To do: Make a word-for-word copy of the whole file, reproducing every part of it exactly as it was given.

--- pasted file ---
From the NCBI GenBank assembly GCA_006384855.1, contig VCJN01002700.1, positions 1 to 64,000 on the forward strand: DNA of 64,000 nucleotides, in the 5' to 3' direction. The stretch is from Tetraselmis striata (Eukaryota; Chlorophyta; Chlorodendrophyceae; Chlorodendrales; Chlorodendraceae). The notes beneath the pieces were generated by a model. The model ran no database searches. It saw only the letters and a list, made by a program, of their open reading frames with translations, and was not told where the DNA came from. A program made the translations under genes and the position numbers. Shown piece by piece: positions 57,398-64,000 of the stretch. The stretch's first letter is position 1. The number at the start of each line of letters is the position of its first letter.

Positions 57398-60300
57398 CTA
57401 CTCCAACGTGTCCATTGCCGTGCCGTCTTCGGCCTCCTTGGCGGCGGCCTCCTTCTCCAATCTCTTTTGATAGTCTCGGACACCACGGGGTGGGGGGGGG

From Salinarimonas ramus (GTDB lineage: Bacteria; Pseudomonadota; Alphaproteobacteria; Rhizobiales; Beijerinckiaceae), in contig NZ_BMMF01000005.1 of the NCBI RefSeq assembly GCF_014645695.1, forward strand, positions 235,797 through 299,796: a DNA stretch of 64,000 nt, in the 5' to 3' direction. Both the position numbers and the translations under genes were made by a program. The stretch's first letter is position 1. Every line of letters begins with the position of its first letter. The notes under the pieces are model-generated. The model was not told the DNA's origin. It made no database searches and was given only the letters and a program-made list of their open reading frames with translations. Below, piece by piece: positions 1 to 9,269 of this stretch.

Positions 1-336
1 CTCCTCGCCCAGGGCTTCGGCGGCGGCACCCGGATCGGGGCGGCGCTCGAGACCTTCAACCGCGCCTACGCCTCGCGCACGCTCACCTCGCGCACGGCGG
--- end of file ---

From the NCBI GenBank assembly GCA_006384855.1, contig VCJN01002700.1, positions 1 to 64,000 on the forward strand: DNA of 64,000 nucleotides, in the 5' to 3' direction. The stretch is from Tetraselmis striata (Eukaryota; Chlorophyta; Chlorodendrophyceae; Chlorodendrales; Chlorodendraceae). The notes beneath the pieces were generated by a model. The model ran no database searches. It saw only the letters and a list, made by a program, of their open reading frames with translations, and was not told where the DNA came from. A program made the translations under genes and the position numbers. Shown piece by piece: positions 57,398-64,000 of the stretch. The stretch's first letter is position 1. The number at the start of each line of letters is the position of its first letter.

Positions 57398-60300
57398 CTA
57401 CTCCAACGTGTCCATTGCCGTGCCGTCTTCGGCCTCCTTGGCGGCGGCCTCCTTCTCCAATCTCTTTTGATAGTCTCGGACACCACGGGGTGGGGGGGGG

From Salinarimonas ramus (GTDB lineage: Bacteria; Pseudomonadota; Alphaproteobacteria; Rhizobiales; Beijerinckiaceae), in contig NZ_BMMF01000005.1 of the NCBI RefSeq assembly GCF_014645695.1, forward strand, positions 235,797 through 299,796: a DNA stretch of 64,000 nt, in the 5' to 3' direction. Both the position numbers and the translations under genes were made by a program. The stretch's first letter is position 1. Every line of letters begins with the position of its first letter. The notes under the pieces are model-generated. The model was not told the DNA's origin. It made no database searches and was given only the letters and a program-made list of their open reading frames with translations. Below, piece by piece: positions 1 to 9,269 of this stretch.

Positions 1-336
1 CTCCTCGCCCAGGGCTTCGGCGGCGGCACCCGGATCGGGGCGGCGCTCGAGACCTTCAACCGCGCCTACGCCTCGCGCACGCTCACCTCGCGCACGGCGG